Hill v. Weinberger, 430 F. Supp. 332 (E.D. Tenn. 1976)

U.S. District Court for the Eastern District of Tennessee - 430 F. Supp. 332 (E.D. Tenn. 1976)
October 29, 1976

430 F. Supp. 332 (1976)

Carl M. HILL
Caspar W. WEINBERGER, Secretary of Health, Education and Welfare.

Civ. No. 3-74-326.

United States District Court, E. D. Tennessee, N. D.

October 29, 1976.

*333 Jerry P. Black, Ronald W. Belfon, Legal Aid Clinic, University of Tennessee, Knoxville, Tenn., for plaintiff.

John L. Bowers, Jr., U. S. Atty., Charles N. Stedman, Asst. U. S. Atty., Knoxville, Tenn., for defendant.


ROBERT L. TAYLOR, District Judge.

This is an action for review of the final decision of the Secretary of Health, Education and Welfare pursuant to the Federal Coal Mine Health & Safety Act, 30 U.S.C. §§ 801, 901 et seq. Both the plaintiff and Secretary have moved for summary judgment and have filed briefs in support thereof.

Plaintiff is a sixty-seven-year-old ex-coal miner who worked in the mining industry for 11½ years, ending in 1970, as a weigher, tipple operator, payroll clerk and supply man. His application for benefits was denied initially and upon reconsideration by the Bureau of Disability Insurance. A Hearing Examiner considered the claim de novo and denied benefits. The Appeals Council affirmed the Hearing Examiner's decision. A complaint was filed in this Court, and the case was remanded to the Appeals Council with instructions. The Appeals Council entered a decision which again denied benefits, and plaintiff brought the present action.

*334 Plaintiff contends that the Secretary erroneously failed to afford him the benefit of the interim presumption of total disability due to pneumoconiosis under 20 C.F.R. § 410.490. That section provides, in pertinent part, that a miner will be presumed to be totally disabled due to pneumoconiosis if one of the following requirements is met:

"(i) A chest roentgenogram (x-ray), biopsy, or autopsy establishes the existence of pneumoconiosis (see § 410.428); or
"(ii) In the case of a miner employed for at least 15 years in underground or comparable coal mine employment, ventilatory studies establish the presence of a chronic respiratory or pulmonary disease . . . as demonstrated by values which are equal to or less than the values specified in the following table. . ."

Plaintiff's theory is that he was entitled to the presumption because certain chest X-rays were interpreted as positive by his personal physician, Dr. R. A. Obenour. The same X-rays were reinterpreted as negative by several doctors who apparently are under contract as film readers for the Social Security Administration. Plaintiff contends that Dr. Obenour's interpretations are credible, and thus were sufficient, in and of themselves, to invoke the interim presumption.

This contention was made by plaintiff over a year ago when this case was before the Court for review. At that time, the Court was of the opinion that Section 410.490 was subject to several interpretations, one of which was that the interim presumption is invoked once a miner presents credible medical evidence of pneumoconiosis, regardless of contrary medical evidence. Because it was not clear from the Secretary's decision how he interpreted Section 410.490, the Court remanded this case to the Appeals Council with the following instructions:

"1) What were the reasons for rejecting the diagnosis of simple pneumoconiosis by Dr. Obenour (claimant's treating physician) in favor of other conflicting medical evidence?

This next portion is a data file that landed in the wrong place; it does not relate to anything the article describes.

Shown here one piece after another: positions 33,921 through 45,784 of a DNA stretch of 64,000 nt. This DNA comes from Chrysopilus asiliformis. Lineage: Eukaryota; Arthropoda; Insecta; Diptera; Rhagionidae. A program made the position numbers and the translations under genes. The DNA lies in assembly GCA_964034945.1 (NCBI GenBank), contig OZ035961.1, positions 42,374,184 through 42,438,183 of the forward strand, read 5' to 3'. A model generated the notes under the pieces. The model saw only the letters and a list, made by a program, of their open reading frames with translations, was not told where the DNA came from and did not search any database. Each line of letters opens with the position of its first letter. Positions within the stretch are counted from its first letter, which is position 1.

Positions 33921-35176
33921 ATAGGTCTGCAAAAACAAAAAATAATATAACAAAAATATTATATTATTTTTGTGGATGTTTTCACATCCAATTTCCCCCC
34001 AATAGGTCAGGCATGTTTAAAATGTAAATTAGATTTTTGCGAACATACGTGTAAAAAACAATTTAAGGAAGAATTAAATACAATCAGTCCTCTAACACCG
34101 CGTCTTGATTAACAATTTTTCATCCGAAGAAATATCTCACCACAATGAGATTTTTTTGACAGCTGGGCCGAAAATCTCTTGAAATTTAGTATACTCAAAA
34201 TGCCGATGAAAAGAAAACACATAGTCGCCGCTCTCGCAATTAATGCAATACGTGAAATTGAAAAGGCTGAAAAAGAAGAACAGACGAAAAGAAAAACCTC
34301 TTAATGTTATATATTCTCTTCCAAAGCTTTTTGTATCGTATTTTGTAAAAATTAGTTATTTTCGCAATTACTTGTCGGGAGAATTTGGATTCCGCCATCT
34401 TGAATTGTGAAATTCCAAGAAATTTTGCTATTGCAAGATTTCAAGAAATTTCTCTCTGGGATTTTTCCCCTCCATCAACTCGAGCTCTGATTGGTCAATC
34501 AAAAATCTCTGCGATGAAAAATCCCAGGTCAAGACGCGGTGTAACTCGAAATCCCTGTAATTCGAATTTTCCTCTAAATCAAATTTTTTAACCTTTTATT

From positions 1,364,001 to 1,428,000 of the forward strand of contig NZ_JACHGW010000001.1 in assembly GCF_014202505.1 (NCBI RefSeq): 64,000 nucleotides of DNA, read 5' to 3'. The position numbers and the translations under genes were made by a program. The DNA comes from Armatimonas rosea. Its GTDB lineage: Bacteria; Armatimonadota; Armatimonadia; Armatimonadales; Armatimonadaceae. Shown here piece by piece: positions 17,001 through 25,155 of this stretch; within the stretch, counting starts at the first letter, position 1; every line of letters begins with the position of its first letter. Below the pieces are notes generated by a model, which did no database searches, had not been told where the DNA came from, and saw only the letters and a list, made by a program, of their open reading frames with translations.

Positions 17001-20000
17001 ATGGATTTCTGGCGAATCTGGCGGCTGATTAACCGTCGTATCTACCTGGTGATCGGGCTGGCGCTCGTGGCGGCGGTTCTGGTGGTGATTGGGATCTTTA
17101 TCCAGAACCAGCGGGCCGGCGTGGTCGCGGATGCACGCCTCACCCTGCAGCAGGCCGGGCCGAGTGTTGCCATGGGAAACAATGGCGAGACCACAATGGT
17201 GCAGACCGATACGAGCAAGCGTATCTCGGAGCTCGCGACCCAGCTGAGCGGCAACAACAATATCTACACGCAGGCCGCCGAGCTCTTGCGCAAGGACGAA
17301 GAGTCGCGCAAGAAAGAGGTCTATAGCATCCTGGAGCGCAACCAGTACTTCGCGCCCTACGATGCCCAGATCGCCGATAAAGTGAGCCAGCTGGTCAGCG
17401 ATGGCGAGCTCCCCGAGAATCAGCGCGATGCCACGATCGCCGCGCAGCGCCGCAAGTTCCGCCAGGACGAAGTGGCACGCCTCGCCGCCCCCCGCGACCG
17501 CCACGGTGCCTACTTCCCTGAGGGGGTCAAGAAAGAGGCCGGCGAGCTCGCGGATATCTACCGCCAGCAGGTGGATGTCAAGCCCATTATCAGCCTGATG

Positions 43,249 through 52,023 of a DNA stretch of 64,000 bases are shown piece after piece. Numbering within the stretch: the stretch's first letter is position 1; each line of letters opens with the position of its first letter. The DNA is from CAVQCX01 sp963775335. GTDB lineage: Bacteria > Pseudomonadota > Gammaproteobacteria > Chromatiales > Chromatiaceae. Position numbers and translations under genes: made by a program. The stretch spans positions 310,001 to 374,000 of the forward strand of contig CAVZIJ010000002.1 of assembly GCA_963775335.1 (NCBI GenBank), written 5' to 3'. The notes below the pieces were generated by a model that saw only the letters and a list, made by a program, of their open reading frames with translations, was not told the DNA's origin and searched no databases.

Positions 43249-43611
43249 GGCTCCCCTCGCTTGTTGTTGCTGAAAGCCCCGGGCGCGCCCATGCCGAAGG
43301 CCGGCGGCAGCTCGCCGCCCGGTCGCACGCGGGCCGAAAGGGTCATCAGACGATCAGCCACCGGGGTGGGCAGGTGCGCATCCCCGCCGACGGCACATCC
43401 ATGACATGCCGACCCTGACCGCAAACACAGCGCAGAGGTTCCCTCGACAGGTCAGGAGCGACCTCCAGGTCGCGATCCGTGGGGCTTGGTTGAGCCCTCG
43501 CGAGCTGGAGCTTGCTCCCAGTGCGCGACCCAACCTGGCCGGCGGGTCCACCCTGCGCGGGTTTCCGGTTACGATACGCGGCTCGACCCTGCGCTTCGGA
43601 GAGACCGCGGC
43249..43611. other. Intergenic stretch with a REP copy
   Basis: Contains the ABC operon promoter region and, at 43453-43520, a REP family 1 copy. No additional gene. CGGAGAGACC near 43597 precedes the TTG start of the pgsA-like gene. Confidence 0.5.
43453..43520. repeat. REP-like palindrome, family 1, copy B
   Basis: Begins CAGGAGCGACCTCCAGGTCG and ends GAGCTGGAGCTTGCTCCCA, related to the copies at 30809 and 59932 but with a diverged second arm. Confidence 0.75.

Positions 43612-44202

"2) Does the miner have the burden of proving that he has simple pneumoconiosis by a preponderance of the evidence in order to be entitled to the presumption of 20 C.F.R. 410.490(b) (1) (i) or is the treating physician's diagnosis of simple pneumoconiosis alone sufficient to invoke the presumption?"

The Court had expected to receive a prompt response from the Secretary. When it became obvious that this would not occur, the Court held in Harness v. Weinberger, 401 F. Supp. 9 (E.D.Tenn.1975), that whether an X-ray demonstrates or fails to demonstrate the existence of pneumoconiosis is a question of fact for the Secretary to resolve by considering the interpretative opinions of all physicians who have examined it. Under Harness, the existence of a positive X-ray interpretation is not sufficient to invoke the interim presumption when the Secretary considers all the interpretations of that X-ray, and, relying upon substantial evidence, finds the X-ray to be negative for pneumoconiosis.

The Secretary's position appears to be consistent with Harness. In response to the questions posed by the Court in the remand order, the Appeals Council stated, in substance, that it considers the interpretative opinions of all film readers, and bases its judgment with respect to a particular X-ray upon the credibility of the film readers, which includes, among other things, their qualifications as film readers.[1]

Plaintiff has advanced two contentions in support of his theory that Section 410.490 should be construed to mean that the submission of some credible X-ray evidence, i. e., a positive interpretation by a qualified film reader or treating physician, *335 invokes the interim presumption, irrespective of the existence of negative interpretations of the same X-rays by other qualified film readers. First, he contends that any other construction of Section 410.490 would render the interim presumption meaningless. It is his position that when the weight of a miner's X-ray evidence demonstrates the existence of pneumoconiosis, the miner has no need for the interim presumption. Thus, according to plaintiff, the presumption was intended to assist only those miners who are able to produce some credible X-ray evidence of pneumoconiosis.